Commentary

New Social Nets for Your Brain

There’s some good news for all those people who complain that social media encourages people to traffic in superficial, trivial nonsense, as a new generation of social networks are focusing on encouraging intellectual and creative endeavors.

The most abstract (and frankly interesting) of the new social networks is NewHive, a social publishing platform which presents users with a blank page and invites them to create anything they want using still images, animation, GIFs, video, music, and other kinds of online multimedia. NewHive provides users with all kinds of creative tools and elements through an intuitive drag-and-drop interface that enables them to create, well, again, anything they want -- graphic art, movies, text pieces, whatever. A lot of it I would definitely characterize as “art,” but there are also posts that look more simply self-reflective, whimsical, or observational.

As for the business model, NewHive eschews advertising and plans to make money from e-commerce, according to cofounder Zach Verdin, who wrote a post on the site explaining: “We want the people who use NewHive to own their data. Instead of selling their information, we choose, instead, to make money through the tools we’ve built and what people choose to do with them. We believe in the power of our tools, as well as the artists we invest in--and that they make things that people will want to buy. That is how we plan to make money.”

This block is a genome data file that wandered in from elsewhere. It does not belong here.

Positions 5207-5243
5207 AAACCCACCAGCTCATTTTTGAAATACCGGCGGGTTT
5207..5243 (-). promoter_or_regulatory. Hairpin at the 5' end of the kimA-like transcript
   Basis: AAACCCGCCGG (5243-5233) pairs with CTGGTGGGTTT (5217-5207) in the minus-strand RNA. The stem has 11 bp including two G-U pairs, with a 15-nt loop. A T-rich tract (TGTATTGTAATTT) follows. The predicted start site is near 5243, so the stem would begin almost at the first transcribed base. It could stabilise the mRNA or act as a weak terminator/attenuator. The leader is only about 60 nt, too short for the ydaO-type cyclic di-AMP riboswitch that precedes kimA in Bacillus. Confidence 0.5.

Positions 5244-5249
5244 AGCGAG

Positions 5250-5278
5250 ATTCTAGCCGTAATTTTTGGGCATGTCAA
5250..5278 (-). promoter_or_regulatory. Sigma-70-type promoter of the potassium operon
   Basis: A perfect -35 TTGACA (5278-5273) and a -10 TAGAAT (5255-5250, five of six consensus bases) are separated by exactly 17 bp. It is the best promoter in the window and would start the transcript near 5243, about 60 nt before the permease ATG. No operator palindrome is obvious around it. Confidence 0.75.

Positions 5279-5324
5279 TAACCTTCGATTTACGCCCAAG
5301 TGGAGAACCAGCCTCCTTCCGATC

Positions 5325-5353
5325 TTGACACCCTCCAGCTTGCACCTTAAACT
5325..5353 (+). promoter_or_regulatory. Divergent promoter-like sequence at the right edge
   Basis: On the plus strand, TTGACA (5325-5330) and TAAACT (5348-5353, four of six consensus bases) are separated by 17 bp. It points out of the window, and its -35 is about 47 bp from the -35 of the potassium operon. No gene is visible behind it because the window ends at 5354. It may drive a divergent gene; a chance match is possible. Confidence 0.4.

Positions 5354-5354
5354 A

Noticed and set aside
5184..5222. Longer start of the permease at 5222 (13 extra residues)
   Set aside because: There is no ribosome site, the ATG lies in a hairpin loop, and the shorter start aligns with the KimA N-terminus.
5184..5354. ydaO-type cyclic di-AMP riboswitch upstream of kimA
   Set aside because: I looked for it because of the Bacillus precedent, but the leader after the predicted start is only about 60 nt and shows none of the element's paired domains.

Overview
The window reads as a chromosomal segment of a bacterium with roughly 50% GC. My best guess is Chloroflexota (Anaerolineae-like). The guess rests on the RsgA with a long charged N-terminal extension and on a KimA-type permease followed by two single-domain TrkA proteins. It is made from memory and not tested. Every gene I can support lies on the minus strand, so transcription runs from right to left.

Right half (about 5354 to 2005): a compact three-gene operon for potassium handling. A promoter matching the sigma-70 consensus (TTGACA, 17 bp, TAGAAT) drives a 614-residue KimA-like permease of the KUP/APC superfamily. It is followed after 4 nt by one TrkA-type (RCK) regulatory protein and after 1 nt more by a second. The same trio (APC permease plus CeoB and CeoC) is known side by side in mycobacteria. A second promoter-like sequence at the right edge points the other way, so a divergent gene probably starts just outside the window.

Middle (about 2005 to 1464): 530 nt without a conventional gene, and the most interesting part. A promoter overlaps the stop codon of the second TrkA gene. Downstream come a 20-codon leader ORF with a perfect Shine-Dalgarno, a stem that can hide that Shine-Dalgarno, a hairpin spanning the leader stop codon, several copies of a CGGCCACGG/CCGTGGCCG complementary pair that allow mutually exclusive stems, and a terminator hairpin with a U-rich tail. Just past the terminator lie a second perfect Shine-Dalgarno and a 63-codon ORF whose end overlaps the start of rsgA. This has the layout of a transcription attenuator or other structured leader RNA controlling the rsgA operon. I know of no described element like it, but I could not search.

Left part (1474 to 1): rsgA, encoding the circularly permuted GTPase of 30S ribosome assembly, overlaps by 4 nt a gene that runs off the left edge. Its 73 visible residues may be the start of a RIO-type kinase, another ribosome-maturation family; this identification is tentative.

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Next up is Niume, a social network based on shared interests, which encourages users to connect through “circles” centered on things they care about. While that can mean anything, so far Niume users have shown a proclivity for aesthetic pursuits like art and photography. One selling point for Niume is that it pushes new user-generated content to other people in their circles, rather than passive posting, which leaves the creator waiting for other people to see and respond. The network’s login is integrated with Facebook and Google+, and users can choose to automatically content to Facebook timelines.

More prosaically (but perhaps usefully) there’s Brainly, a social network that exists to help you with your homework. Like other online knowledge bases, Brainly encourages users to ask and answer questions, but with a particular focus on the kinds of questions one most commonly encounters on homework -- e.g., “what are the six simple machines?” Brainly just raised $9 million in new funding, having previously raised $500,000 in funding in 2012. Currently the site claims to have 30 million unique visitors per month.

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